Human Rights Issues in Eurasia / Правовые Вопросы В Регионах Евразии

Archive for November 17th, 2009

‘Pragmatic’ EU Keeps Belarus Sanctions In Suspension

Posted by Info on 17/11/2009

EU foreign ministers have decided that the bloc will extend for another year its dual approach in dealing with Belarus, applying sanctions on the one hand but simultaneously suspending them on the other.

A draft EU declaration said the bloc would maintain the sanctions — mainly travel bans leveled against top Belarusian officials, which were first imposed in the wake of the country’s flawed March 2006 presidential elections, and then suspended in large part in October 2008.

The EU welcomed the release of political prisoners and Minsk’s agreement to participate in various kinds of dialogue with Brussels, including talks on the human rights situation in the country.
EU officials have also welcomed steps by Minsk to introduce a degree of media freedom and the willingness of President Alyaksandr Lukashenka’s regime to take international advice on electoral reform. The new EU statement says there needs to be more progress in bringing Belarus’s electoral laws in line with international standards. Freedom of expression, assembly, and political association must also be strengthened.

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Democracy Still Under Threat 20 Years After Velvet Revolution

Posted by Info on 17/11/2009

-In 1989, British writer and Oxford historian Timothy Garton Ash reported on the wave of democratic revolutions that swept Europe, and witnessed some of its key events.

Garton Ash:I do think a big problem is that the memory of 1989 is divided, ambivalent, and weak. It’s divided between East and West. It’s ambivalent even in Central and Eastern European countries, you see that here. And it’s quite weak among the young generation. And if you don’t know where you’re coming from and what it was like before, you’ve got a problem.

RFE/RL: You’ve written about the Velvet Revolution in Czechoslovakia as a model of peaceful democratic change… But what about the lack of political actors? Where are the Vaclav Havels of Georgia and Ukraine today?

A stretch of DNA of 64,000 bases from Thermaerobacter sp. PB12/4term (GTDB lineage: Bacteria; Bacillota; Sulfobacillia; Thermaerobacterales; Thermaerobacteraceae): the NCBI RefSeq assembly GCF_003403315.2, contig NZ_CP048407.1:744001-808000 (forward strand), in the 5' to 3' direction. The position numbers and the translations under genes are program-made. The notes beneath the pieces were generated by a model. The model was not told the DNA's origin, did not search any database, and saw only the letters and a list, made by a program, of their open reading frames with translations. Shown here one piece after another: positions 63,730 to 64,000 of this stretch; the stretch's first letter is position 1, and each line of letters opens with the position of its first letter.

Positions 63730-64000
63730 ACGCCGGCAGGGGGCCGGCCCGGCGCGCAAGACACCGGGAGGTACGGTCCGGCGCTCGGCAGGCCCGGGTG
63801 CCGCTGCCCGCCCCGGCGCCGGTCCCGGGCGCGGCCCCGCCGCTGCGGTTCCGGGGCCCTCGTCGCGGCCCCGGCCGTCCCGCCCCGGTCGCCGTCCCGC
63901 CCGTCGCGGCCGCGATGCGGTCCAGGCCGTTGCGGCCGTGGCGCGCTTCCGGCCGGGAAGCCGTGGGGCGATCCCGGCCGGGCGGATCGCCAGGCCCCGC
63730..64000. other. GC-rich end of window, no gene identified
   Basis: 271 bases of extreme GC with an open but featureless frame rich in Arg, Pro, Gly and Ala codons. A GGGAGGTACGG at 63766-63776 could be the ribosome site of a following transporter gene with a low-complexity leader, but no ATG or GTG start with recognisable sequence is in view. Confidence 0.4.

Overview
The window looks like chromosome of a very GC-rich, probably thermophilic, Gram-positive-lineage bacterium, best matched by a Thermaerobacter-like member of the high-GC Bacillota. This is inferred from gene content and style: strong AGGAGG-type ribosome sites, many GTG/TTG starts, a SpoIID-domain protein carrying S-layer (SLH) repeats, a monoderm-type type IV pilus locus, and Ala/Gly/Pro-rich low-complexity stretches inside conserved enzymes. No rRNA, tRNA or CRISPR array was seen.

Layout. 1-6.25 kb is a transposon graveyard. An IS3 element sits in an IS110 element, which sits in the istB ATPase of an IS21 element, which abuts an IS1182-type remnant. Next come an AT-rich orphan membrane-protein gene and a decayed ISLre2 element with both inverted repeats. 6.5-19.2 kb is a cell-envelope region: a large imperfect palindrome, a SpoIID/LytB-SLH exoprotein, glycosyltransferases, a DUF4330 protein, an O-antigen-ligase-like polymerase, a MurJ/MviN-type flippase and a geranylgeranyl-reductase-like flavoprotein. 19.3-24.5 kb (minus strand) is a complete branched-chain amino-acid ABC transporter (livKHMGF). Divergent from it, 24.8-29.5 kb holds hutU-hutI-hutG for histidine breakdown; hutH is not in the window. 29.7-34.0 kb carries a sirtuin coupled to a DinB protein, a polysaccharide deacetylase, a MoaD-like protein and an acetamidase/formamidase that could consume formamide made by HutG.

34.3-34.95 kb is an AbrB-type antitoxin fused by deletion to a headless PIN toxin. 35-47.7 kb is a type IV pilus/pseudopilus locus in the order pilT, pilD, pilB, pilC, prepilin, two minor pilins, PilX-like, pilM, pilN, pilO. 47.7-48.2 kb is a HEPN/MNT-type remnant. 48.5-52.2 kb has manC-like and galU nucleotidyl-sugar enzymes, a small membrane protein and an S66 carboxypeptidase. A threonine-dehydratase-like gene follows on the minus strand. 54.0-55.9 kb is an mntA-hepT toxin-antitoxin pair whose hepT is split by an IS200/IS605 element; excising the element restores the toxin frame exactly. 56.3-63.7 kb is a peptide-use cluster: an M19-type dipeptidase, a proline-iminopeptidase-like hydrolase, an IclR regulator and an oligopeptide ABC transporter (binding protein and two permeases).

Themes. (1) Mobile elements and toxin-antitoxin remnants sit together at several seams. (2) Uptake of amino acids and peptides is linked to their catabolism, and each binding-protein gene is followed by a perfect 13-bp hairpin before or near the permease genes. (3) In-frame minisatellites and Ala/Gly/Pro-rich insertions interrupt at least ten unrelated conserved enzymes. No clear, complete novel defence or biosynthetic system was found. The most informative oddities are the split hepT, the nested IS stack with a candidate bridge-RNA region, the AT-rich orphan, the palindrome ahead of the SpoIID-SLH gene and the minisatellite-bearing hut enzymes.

Garton Ash: You know the famous exchange in Bertolt Brecht’s “Galileo,” when Galileo’s disappointed disciple says “Unhappy the land that has no heroes,” and Galileo replies, “Unhappy the land that has need of heroes.”

A normal country doesn’t need heroes every day. But there is clearly a big problem with the political class in the Czech Republic and in many other places in postcommunist Europe. There’s a problem of corruption, there’s a problem of pettiness, and there’s a sense among the population that these guys are only in it for themselves. That I think is becoming a real cancer in postcommunist democracies.

RFE/RL: People have disagreed about various matters in recent debates about the significance of 1989. But one opinion most share is that Russia today represents one of the greatest threats to freedom in Europe.

Garton Ash: I don’t believe Russia is the largest threat to freedom in Europe today. .. But Russia is a huge challenge because it clearly has a system which, while it pretends to be democratic, is in fact a version of authoritarian capitalism. And because it controls the oil and gas supplies for many European countries. So that’s a challenge for us...

RFE/RL: Vaclav Havel and other Eastern and Central European politicians have criticized U.S. President Barack Obama for declining to meet the Dalai Lama recently… Is the criticism of the Obama administration wrong? If so, do you see a strategy in Washington?

Garton Ash: The Obama administration, to the disappointment of many, is turning out to be rather realist. Its priorities are security first, development second, and democracy and human rights a rather poor third…..My own view is that all democratic governments across the world should simply agree that we receive the Dalai Lama.  It’s not support for the independence of Tibet, it’s support for basic human rights. more here

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17.11. – Czechs, Slovaks Mark 20 Years Since Velvet Revolution – Vaclav Havel From Jail to President’s Castle Hradcany

Posted by Info on 17/11/2009

Czechs and Slovaks are celebrating the 20th anniversary of the student protest that ignited the Velvet Revolution — the nonviolent revolt that toppled the Czechoslovak communist regime during the wave of revolutions that swept through Eastern and Central Europe at the end of 1989.

On November 17, 1989, police suppressed a peaceful student demonstration in Prague — triggering a series of mass demonstrations that eventually brought down the regime and ended 40 years of communist rule in Czechoslovakia before the end of the year.

Vaclav Havel, the dissident playwright who became the country’s first democratic president, political leaders, and hundreds of people lay flowers and lit candles at a memorial at the site of the police crackdown.

Several thousand people participated in a march in downtown Prague to reenact the peaceful student protest in 1989 that police brutally dispersed.  The resulting outrage fed weeks of demonstrations and strikes that crippled the communist government and forced Czechoslovakia’s Soviet-backed leaders to abandon the one-party system.

Who is Vaclav Havel?  READ HERE

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